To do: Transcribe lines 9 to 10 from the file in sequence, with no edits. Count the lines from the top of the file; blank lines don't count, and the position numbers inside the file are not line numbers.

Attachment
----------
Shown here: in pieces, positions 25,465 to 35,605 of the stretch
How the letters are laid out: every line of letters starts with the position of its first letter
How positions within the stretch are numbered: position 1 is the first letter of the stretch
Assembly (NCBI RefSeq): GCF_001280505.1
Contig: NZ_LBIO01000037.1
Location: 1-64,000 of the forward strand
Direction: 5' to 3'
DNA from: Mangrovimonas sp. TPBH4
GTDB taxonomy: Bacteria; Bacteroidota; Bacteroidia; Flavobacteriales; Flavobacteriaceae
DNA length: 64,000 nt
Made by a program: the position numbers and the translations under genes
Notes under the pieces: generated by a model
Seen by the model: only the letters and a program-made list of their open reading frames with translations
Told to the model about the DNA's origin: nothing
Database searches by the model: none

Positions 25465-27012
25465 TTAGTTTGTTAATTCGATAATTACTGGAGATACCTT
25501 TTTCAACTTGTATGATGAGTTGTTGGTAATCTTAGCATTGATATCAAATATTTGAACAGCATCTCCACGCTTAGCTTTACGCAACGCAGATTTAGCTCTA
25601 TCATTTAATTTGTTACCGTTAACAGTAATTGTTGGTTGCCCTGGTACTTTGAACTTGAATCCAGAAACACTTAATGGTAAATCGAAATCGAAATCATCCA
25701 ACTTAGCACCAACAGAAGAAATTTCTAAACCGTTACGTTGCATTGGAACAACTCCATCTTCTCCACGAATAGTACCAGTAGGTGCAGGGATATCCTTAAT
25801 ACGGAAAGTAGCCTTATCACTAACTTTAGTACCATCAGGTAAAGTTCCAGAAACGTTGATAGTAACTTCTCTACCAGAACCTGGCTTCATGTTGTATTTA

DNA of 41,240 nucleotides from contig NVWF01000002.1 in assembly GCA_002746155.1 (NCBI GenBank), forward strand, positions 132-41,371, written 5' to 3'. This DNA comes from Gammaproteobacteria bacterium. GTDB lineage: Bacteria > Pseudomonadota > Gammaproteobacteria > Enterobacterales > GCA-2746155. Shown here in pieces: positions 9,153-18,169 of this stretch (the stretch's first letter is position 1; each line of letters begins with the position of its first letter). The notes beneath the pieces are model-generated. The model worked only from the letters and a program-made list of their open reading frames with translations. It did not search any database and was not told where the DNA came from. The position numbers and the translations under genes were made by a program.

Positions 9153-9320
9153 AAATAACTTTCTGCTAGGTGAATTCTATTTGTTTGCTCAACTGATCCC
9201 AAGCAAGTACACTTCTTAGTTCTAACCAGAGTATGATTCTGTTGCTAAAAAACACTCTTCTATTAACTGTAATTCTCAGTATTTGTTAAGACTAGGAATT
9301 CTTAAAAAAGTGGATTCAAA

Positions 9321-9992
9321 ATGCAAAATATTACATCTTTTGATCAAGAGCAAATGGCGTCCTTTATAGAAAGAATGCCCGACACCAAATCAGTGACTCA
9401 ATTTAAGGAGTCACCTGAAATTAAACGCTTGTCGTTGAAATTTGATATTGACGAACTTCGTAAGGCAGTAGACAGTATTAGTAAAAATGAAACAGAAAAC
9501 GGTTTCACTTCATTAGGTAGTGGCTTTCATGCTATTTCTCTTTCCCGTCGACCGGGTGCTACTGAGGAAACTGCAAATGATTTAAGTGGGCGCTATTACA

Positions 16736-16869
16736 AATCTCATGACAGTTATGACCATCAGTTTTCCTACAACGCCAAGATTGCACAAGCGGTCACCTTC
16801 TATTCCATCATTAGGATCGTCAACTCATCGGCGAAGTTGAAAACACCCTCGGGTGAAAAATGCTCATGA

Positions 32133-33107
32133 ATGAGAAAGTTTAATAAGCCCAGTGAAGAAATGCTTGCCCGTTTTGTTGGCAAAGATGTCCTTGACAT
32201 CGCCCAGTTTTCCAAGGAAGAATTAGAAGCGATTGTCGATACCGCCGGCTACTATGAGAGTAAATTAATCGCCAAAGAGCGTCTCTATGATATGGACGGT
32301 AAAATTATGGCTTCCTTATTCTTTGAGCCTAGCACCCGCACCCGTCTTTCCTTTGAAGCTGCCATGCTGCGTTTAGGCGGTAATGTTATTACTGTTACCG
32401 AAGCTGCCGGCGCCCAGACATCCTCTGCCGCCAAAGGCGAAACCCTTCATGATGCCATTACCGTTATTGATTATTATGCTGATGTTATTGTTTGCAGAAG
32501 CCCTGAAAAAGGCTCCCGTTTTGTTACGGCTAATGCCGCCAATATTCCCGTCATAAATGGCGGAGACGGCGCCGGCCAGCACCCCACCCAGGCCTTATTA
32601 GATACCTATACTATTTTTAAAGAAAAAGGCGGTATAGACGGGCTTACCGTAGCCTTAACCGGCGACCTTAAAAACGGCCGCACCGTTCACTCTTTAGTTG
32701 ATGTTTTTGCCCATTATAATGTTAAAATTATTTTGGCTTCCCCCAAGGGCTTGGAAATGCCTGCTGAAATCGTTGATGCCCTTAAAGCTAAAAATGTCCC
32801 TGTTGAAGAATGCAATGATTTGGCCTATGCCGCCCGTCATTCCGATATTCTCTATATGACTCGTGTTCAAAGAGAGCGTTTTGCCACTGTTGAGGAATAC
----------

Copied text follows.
GTDB taxonomy: Bacteria; Bacteroidota; Bacteroidia; Flavobacteriales; Flavobacteriaceae
DNA length: 64,000 nt